Egypt s Ministry of Health announced Saturday that it has begun following up on a national project to manufacture plasma derivatives, with the participation of the Arab Company for Drug Industries and Medical Appliances (ACDIMA) as a major shareholder alongside a Korean company, and the National Investment Bank. The announcement came during a meeting presided over by Health Minister Hala Zayed and Minister of Finance Mohamed Maait for the general assembly of the ACDIMA. Zayed discussed the assembly s work, the approval of the budget and the company s business lists, and approved her contribution to the project for collecting and manufacturing plasma derivatives. The ACDIMA is one of the country s strongest arms in meeting the drug market s needs for oncology and infant formula, and ensuring the availability of insulin is at 100 percent, she said. And on Sunday, Prime Minister Mostafa Madbouly held a meeting to follow up the latest developments in plasma derivative manufacturing, in the presence of the Minister of Health and the Minister of Planning and Economic Development. President Abdel Fattah al-Sisi has been closely following this project, Mabouly said, and explained that Egypt s Sovereign Wealth Fund will enter as a partner in this promising industry with a plot of land set aside to establish a factory. Egypt said in April that it has begun a trial using plasma taken from recovered coronavirus patients to treat severe cases. Plasma in the blood of recovered cases can contain antibodies. Egypt s therapy trial for injecting coronavirus patients with plasma taken from recovered cases has been a success, the Ministry of Health and Population announced in June. The trial therapy came as part of state efforts to help find a cure for the coronavirus disease. The plasma treatment was used on several critical cases in hospitals belonging under the Health Ministry. It showed promising initial results via a good recovery rate for patients, reducing the need for ventilators while increasing rates of recovery and hospital discharge. The Health Ministry implored those recovering from the coronavirus to go to the nearest blood transfusion center affiliated to the National Blood Transfusion Services of the Ministry of Health and Population 14 days after their recovery to donate their plasma.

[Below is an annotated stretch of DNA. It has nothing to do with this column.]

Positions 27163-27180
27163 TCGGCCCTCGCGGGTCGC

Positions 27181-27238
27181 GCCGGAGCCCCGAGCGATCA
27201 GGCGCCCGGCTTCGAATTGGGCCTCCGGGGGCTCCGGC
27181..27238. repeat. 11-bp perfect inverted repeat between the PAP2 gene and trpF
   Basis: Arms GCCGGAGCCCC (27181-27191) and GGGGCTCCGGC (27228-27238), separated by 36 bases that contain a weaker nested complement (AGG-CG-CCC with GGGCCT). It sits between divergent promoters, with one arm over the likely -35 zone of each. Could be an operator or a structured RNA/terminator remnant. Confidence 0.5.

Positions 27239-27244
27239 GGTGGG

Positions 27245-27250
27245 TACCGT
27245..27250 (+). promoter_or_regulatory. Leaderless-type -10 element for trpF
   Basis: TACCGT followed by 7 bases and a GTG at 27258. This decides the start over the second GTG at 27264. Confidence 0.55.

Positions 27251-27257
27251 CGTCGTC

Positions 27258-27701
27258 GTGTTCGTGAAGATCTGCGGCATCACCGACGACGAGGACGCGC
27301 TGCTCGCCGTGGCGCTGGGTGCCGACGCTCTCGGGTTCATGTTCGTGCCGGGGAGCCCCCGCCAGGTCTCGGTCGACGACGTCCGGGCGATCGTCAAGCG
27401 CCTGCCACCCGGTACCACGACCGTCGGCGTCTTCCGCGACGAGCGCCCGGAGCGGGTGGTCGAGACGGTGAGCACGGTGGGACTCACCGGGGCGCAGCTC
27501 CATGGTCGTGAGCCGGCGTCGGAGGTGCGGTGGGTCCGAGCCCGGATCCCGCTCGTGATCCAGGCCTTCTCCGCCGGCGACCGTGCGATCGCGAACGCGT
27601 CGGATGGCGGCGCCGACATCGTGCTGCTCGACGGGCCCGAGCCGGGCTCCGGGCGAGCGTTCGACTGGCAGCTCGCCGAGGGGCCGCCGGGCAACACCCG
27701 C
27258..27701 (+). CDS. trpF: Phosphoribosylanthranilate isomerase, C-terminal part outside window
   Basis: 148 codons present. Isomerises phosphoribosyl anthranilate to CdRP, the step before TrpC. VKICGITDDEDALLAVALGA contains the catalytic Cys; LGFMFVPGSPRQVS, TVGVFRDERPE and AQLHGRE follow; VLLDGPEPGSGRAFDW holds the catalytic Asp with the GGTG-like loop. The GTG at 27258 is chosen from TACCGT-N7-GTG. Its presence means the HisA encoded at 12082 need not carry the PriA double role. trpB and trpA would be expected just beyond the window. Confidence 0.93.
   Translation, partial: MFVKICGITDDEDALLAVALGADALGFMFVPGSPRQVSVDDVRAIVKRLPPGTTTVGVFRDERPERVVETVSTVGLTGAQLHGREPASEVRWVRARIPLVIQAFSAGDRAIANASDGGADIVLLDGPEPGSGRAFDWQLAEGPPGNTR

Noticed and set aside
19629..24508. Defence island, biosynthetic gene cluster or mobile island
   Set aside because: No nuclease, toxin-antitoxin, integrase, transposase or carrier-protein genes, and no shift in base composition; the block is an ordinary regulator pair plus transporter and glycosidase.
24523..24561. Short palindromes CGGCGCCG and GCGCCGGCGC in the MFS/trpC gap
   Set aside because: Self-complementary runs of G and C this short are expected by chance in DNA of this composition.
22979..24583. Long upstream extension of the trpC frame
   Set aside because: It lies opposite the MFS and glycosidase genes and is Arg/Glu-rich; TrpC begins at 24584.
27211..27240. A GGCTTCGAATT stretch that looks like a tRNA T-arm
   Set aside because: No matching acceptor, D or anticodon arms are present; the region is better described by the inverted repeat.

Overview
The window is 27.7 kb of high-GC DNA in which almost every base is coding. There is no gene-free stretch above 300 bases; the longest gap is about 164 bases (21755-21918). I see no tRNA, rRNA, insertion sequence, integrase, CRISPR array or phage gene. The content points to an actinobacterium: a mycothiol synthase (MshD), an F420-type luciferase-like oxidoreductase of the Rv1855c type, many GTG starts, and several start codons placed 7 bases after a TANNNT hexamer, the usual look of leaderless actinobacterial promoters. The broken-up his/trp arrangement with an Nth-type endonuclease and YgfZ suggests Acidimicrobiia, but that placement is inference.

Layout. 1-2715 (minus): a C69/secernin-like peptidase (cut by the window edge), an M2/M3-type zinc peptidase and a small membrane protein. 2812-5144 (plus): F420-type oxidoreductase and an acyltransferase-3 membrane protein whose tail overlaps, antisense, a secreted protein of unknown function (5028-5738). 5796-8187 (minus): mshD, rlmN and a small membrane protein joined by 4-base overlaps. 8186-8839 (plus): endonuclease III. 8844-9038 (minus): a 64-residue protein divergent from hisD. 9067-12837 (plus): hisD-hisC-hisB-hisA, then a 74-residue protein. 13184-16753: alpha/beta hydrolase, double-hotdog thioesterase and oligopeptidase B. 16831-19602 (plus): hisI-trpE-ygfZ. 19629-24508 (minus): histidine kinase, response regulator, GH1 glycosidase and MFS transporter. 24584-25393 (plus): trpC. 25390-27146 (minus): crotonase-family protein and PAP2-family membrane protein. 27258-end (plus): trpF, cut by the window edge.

is under a lot of pressure. Fresh US sanctions have cut off the Chinese tech company s access to vital American technology to a greater extent than ever before. Countries and mobile network operators around the world are now questioning whether Huawei will be able to deliver on its 5G promises. And rising anti-China sentiment in India and elsewhere is not helping matters. US Secretary of State Mike Pompeo declared last month that "the tide is turning against Huawei as citizens around the world are waking up to the danger of the Chinese Communist Party s surveillance state." Those remarks were "a bit pre-emptive," said Carisa Nietsche, a researcher at the Center for a New American Security, a Washington think tank.Pompeo lauded countries such as the Czech Republic, Poland and Estonia for "only allowing trusted vendors in their 5G networks." But Nietsche noted that many of those countries made up their minds last year, when they signaled they wouldn t work with Huawei. And European countries with much bigger economies, such as the United Kingdom, France and Germany, have yet to announce a total ban on Huawei. But there is "the beginning of a sea change in Europe," Nietsche said. European countries and mobile carriers are now worried that Huawei won t be able to provide 5G infrastructure as promised given the "massive hit to their business" from the new US export controls, she said. Huawei s 5G business in grave danger Huawei has been here before. Last year, the US government barred American firms from selling tech and supplies to the Shenzhen-based company without first obtaining a license to do so. Huawei stockpiled inventory and found alternative suppliers, and as a result, continued doing brisk business despite the US ban. The company s overseas smartphone sales took a hit, though, because it was forced to release new models that weren t able to access to popular Google apps. Even after reporting a strong finish to 2019, however, Huawei warned that 2020 would be "difficult." That would prove to be all too true.The latest US sanction announced in May cuts much deeper than last year s ban. It applies to any global firms using American equipment to make semiconductors. The new rule restricts companies like TSMC, a Taiwan-based firm, from exporting computer chipsets and other key components to Huawei. Without those chipsets, Huawei can t build 5G base stations and other equipment, according to analysts at brokerage firm Jefferies. "Based on the current direct export rule that the US put on, I really think that Huawei s 5G equipment business is in grave danger," Jefferies analyst Edison Lee said on a recent call with investors. "If the law doesn t change, and if the US-China tension does not de-escalate, then I think there s a big risk that Huawei will stop being able to provide 5G equipment" from early next year, he added. Asked for comment for this story, Huawei spokeswoman Evita Cao said "we continue to receive support from our customers," without going into further detail. The company said in May that it "categorically opposes" the latest US sanction, calling the new rule "discriminatory." "It will have a serious impact on a wide number of global industries" and damage "collaboration within the global semiconductor industry," Huawei said in a statement. "We expect that our business will inevitably be affected," it added. That may already be happening in the United Kingdom.On Saturday, the UK-based Telegraph newspaper reported that Prime Minister Boris Johnson is poised to begin phasing out Huawei 5G tech in Britain "as soon as this year," walking back a decision that granted Huawei a limited role in building that network. Earlier last week, Oliver Dowden, the country s digital and media secretary, said that the US sanctions will "likely have an impact on the viability of Huawei as a provider for the 5G network." "I am not a Sinophobe, I won t be drawn into Sinophobia," Johnson said on Tuesday. But "I do want to see our critical national infrastructure properly protected from hostile state vendors, so we need to strike that balance." Huawei said earlier this year that it has secured 91 commercial 5G contracts, more than half (47) are in Europe, 27 are in Asia and 17 are elsewhere in the world. China tensions The United States has long viewed Huawei warily, suspicious of how closely the company is tied to the Chinese Communist Party. The company maintains that it is a private firm owned by thousands of its employees. Critics also say Beijing could force Huawei to spy on other nations. Huawei says that has never happened and if it did, the company would refuse such orders. Yet even as it claims independence from Beijing, Huawei has been caught up in sparring between China and the United States, and to an increasing degree, the European Union and countries such as India that are growing more wary of China.The coronavirus pandemic has only strained relations further. Some countries, such as the United States, have blamed China for the outbreak, and others have been put off by what they see as Beijing s aggressive response to criticism. There was a moment during the pandemic "where China was able to assert itself on the global stage as a leader, and I think they fumbled that," especially in Europe, after China sent masks and respirators of dubious quality to countries experiencing outbreaks, said Nietsche. EU countries are concerned about their lopsided trade and investment relationship with China, and they have taken steps in recent months to prevent subsidized Chinese companies taking over the bloc s industrial champions or winning public contracts. Beijing s repression of the Uyghur ethnic minority in the northwest province of Xinjiang is another major area of concern. There are now "excellent signals" coming from Germany and the United Kingdom "that they will move to exclude or at least will take Huawei out of the core [5G] network," said Nietsche. Germany, for instance, is scrutinizing Huawei s data flows to see if the company is breaching European laws, she said. India, meanwhile, had been going back and forth over whether to include Huawei equipment in the country s 5G network, said Chaitanya Giri, an analyst with Indian foreign policy think tank Gateway House. Huawei received the green light to participate in 5G trials late last year.But tensions between New Delhi and Beijing have risen dramatically in recent weeks after at least 20 Indian soldiers were killed in border clashes with Chinese troops stationed in the Himalayas. China has also been singled out in India for blame over the coronavirus pandemic, according to Giri. Some Indians have been calling for a boycott of Chinese goods. And in a move widely seen as retaliation against China, the Indian government last week banned TikTok and several other Chinese apps, saying they pose a "threat to sovereignty and integrity." Huawei may now get caught up in the escalating tensions, according to Giri. Public sentiment has now "consolidated, that we are not going to use any of the Chinese equipment," he said. What Europe and India share, according to Giri, is a growing sense of unease following years of substantial investment by China. "Big democracies right now are singing in a chorus," he said. "They understand what s at stake."